18.          The petitioner maintains that she was never notified of the judgment of the Constitutional Court and therefore the six-month period established in Article 46(1)(b) should not be calculated as from May 22, 1995.  This allegation has not been disputed by the State.  Indeed, as the Commission has confirmed in previous decisions,[3] the six-month period established in Article 46(1)(b) should be calculated from notification of the final judgment.  Given that this judgment was never formally notified, the requirement could not have been satisfied. 

19.          The Commission also observes that, despite having had several opportunities to do so, the State has never disputed compliance with this requirement, which amounts to a tacit waiver of the right to object to the admissibility of the case on this basis.  Consequently, it must be concluded that the time limit stipulated in Article 46(1)(b) does not apply to this case. 

          c.            Duplication of proceedings and res judicata 

          20.          The Commission finds that the matter addressed in the petition is not pending settlement before another international organ and is not substantially the same as any matter previously examined by this or any other international organization.  Therefore, the requirements set forth in Articles 46(1)(c) and 47(1)(d) have been met.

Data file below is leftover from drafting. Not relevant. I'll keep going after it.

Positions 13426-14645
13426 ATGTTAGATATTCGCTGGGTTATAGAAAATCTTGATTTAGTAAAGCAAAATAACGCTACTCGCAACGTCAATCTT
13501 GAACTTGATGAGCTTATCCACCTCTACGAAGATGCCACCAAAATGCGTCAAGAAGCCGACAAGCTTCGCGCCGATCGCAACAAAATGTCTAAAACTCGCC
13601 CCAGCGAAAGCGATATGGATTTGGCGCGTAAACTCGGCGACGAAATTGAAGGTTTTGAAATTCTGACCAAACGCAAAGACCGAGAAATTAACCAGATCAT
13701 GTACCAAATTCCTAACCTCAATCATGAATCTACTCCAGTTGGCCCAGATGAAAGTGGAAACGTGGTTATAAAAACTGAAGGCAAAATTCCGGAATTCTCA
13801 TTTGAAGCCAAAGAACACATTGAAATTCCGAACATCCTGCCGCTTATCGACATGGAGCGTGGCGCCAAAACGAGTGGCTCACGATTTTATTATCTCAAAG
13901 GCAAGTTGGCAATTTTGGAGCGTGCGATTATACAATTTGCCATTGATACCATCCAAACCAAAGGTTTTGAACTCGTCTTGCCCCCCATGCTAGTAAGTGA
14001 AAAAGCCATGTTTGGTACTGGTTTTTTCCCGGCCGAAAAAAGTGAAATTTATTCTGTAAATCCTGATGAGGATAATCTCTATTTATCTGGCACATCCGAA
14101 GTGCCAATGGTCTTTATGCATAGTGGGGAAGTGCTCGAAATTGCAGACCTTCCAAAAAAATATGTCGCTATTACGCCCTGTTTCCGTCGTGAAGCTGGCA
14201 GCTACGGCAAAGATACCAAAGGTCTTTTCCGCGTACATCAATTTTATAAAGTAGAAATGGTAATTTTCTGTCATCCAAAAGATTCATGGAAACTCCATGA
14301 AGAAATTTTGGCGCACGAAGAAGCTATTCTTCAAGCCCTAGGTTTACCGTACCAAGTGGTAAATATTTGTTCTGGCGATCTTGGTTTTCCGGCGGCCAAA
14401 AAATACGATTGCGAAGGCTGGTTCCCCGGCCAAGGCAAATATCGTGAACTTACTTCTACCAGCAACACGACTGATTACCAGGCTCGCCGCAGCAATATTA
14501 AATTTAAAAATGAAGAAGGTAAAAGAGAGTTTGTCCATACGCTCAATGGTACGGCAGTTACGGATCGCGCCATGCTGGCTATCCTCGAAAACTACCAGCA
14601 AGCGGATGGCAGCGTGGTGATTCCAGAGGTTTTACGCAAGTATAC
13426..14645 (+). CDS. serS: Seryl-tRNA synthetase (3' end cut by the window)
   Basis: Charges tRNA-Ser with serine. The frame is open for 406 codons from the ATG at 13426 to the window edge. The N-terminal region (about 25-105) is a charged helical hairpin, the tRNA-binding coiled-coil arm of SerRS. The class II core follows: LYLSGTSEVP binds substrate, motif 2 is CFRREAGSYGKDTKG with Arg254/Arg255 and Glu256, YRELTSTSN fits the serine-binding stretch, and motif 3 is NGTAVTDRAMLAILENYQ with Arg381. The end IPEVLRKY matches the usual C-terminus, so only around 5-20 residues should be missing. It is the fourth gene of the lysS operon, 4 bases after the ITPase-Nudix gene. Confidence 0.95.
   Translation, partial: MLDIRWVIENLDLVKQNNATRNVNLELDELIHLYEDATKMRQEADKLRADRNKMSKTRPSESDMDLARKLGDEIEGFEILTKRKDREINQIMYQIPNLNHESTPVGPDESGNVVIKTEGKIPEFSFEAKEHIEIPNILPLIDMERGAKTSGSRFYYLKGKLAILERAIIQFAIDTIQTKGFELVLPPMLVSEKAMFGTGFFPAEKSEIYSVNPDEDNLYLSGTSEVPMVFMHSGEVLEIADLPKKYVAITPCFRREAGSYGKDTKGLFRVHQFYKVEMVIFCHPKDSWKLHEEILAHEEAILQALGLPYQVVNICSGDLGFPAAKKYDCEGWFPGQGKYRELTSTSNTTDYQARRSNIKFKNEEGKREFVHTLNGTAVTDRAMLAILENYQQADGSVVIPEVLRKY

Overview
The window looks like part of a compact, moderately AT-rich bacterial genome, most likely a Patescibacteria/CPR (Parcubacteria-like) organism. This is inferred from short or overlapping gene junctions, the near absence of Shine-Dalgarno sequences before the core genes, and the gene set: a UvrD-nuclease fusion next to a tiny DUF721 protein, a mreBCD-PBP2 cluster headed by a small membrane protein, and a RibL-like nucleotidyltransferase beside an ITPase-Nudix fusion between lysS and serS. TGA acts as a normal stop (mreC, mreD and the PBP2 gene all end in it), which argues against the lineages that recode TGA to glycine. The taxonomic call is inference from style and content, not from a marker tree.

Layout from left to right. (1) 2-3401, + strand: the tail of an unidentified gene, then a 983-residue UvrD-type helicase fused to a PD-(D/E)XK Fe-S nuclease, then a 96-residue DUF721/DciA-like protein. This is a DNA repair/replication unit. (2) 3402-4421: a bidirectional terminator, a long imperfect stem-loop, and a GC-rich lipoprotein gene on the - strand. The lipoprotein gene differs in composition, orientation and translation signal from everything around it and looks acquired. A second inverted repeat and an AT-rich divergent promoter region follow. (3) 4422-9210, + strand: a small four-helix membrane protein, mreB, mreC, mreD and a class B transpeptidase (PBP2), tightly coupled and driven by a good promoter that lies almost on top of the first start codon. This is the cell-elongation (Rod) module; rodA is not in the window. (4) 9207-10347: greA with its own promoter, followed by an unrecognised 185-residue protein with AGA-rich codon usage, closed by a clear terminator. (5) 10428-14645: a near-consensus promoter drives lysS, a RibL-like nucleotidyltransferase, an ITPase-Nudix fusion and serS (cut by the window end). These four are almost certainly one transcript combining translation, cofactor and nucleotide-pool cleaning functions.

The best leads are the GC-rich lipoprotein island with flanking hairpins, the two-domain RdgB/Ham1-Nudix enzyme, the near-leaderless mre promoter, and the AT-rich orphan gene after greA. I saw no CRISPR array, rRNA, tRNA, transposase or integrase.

d.            Colorable claim of violation 

21.          The Commission finds that, in principle, the claim of the petitioner refers to facts that could involve, inter alia, a violation of Article 11(2) of the American Convention in so far as they could constitute an arbitrary or abusive interference with her private life.  In the merits phase, the Commission will determine the scope of this concept and the protection to be afforded to persons legally deprived of their liberty. 

22.          Therefore, given that the claim is not manifestly groundless or out of order, the Commission finds that the requirements provided for in Articles 47(b) and 47(c) of the Convention have been met.